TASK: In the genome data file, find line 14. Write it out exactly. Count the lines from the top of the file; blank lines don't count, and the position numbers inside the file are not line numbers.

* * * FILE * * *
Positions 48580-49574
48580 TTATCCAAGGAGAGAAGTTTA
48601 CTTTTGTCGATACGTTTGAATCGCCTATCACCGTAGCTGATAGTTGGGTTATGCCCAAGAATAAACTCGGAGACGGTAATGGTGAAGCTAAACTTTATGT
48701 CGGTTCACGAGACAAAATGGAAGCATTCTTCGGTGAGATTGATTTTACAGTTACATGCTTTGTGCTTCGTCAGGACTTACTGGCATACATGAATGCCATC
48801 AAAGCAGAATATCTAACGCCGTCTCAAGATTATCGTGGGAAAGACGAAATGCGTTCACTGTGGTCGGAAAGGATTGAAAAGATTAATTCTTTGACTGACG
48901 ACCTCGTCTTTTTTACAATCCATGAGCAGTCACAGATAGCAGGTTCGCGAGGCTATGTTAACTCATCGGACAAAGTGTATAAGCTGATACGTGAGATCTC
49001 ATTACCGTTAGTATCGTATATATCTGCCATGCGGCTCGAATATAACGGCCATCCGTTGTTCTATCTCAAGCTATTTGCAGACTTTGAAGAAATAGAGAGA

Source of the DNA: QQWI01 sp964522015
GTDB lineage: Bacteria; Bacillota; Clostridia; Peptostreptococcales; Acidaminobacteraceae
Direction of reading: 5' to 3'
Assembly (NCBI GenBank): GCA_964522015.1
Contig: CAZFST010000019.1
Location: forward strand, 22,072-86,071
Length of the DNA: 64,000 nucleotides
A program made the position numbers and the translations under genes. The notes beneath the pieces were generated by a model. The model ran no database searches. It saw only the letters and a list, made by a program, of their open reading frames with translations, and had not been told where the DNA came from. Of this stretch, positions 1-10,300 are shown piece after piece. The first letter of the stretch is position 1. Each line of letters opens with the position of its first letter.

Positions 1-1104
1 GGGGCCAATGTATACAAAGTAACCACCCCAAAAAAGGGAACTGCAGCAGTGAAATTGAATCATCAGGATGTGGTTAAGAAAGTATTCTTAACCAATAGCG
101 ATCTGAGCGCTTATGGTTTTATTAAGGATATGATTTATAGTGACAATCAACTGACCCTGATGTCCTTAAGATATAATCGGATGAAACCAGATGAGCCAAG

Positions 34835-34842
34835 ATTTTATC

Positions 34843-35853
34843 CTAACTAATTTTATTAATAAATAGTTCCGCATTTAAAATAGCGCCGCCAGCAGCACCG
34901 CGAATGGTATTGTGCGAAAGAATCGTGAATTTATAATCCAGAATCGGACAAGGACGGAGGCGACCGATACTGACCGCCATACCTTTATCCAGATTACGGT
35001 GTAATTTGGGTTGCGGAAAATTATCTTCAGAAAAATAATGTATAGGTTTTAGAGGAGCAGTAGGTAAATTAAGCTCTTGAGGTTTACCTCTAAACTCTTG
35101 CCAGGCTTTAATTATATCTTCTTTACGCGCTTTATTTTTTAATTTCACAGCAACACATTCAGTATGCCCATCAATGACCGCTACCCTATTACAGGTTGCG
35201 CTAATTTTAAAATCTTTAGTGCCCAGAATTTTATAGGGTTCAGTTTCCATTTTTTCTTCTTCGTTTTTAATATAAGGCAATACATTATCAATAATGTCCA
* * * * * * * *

Length of the DNA: 64,000 nucleotides